The DFW C.V was a two-seater biplane plane designed and produced at the Deutsche Flugzeug Werke near Leipzig. In designing the aircraft, DFW’s designers aimed to create a light but durable airframe. Its structural features included a metal-covered strut in the tail section, a metal cowl protecting the engine, two hollow spars in the wings, and floating ribs. The radiator was mounted above the engine.
The aircraft’s first flight occurred on July 11, 1916. After its official trials were completed, the aircraft was sent to the front line where it received perfect reviews. At this point, mass production commenced at other factories, including Aviatik, LVG, and Halberstadt. By the end of the war, 3955 planes of the type had been produced. The C.V became the most numerous German aircraft in its class in WWI.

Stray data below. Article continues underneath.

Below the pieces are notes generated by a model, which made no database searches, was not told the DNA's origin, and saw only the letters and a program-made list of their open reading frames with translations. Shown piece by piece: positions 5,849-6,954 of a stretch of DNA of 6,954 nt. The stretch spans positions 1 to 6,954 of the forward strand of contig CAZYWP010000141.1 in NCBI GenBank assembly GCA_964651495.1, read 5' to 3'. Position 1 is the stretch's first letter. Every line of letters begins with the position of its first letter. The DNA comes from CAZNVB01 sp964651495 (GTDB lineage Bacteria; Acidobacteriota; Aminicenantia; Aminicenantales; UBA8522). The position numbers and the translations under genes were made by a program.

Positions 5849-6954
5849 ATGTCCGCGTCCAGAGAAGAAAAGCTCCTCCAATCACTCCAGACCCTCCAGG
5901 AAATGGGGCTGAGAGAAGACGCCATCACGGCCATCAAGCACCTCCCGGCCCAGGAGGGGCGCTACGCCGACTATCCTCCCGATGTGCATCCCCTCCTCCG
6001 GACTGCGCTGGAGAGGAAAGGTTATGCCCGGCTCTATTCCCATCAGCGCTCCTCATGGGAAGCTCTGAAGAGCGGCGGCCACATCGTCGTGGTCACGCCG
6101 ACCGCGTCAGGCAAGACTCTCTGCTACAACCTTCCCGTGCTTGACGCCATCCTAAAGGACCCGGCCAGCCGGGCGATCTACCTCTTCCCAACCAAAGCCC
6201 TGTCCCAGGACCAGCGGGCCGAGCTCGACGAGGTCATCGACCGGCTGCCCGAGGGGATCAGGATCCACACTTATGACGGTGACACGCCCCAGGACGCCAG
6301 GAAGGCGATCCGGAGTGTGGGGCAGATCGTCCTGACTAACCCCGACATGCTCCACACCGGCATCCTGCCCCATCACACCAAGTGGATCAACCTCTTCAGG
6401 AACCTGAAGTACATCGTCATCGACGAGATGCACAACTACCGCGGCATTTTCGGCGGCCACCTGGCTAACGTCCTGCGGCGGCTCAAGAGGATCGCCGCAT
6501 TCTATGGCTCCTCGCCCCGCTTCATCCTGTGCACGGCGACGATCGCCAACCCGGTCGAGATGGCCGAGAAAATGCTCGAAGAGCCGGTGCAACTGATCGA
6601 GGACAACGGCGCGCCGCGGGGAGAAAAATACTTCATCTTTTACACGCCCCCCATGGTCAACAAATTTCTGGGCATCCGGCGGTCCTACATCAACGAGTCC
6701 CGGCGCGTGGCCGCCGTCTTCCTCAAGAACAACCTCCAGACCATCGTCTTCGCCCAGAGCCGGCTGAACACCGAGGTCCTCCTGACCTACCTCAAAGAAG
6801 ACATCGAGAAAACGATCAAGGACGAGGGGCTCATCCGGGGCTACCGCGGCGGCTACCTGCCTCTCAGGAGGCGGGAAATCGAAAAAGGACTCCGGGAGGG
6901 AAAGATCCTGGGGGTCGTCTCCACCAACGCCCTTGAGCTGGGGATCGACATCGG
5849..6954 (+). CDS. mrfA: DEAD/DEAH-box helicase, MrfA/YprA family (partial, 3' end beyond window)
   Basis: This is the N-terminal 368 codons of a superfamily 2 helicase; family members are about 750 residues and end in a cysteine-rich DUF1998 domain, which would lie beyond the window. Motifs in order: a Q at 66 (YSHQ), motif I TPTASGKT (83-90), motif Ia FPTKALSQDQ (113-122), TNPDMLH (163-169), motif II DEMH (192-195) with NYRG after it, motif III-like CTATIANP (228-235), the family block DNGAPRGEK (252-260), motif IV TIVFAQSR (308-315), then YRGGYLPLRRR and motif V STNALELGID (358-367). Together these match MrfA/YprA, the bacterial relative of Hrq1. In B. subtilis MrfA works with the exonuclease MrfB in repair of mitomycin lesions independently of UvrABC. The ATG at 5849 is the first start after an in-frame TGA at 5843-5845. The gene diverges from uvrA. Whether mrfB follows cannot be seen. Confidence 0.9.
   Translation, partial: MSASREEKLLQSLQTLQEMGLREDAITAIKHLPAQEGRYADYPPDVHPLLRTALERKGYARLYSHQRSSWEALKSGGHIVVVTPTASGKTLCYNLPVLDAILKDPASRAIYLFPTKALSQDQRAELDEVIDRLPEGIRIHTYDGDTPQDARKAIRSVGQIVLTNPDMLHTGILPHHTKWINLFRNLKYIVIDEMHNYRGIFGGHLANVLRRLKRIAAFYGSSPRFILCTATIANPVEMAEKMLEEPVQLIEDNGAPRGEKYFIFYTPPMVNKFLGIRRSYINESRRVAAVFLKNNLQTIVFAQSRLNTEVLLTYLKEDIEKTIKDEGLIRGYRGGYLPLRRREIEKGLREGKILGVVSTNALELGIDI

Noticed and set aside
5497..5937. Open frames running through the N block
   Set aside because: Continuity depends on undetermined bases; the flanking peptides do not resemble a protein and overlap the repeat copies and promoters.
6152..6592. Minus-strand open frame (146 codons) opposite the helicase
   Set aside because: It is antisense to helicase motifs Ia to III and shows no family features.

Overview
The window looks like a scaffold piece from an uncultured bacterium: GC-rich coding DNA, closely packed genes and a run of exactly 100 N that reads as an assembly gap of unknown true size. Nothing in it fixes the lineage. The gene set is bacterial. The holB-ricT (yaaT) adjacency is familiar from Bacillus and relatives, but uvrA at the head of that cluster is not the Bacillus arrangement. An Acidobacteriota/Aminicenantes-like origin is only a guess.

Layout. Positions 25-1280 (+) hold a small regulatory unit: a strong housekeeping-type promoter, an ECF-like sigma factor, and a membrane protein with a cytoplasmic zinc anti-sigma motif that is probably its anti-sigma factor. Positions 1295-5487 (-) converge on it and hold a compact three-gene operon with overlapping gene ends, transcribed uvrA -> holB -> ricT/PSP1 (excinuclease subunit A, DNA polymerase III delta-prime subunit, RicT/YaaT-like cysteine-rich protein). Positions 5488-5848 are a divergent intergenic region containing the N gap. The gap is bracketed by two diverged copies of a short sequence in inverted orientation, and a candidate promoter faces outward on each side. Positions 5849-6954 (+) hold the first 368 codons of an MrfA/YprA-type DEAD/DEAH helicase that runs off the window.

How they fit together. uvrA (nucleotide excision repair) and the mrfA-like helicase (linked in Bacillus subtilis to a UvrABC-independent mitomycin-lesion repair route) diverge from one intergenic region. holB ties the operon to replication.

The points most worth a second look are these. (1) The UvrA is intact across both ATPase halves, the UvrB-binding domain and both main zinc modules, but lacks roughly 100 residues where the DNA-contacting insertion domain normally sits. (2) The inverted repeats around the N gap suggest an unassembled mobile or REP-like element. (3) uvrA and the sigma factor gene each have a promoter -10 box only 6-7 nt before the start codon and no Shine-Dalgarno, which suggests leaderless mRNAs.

The DFW C.V entered service in October 1916, initially being sent to special Luftstreitkrafte regiments. Schutzstaffeln began receiving the aircraft in March 1917. The plane was mainly used for bomber escort, artillery spotting, recon, aerial photo reconnaissance and as a personal aircraft in fighter squadrons.
Among its advantages, pilots noted the aircraft’s ease of controls and of landing, high climb speed, and good visibility for the observer/gunner. Some frontline reports mentioned equal manoeuvrability to that of the Bristol F.2B Fighter, easy field maintenance, and very good structural durability.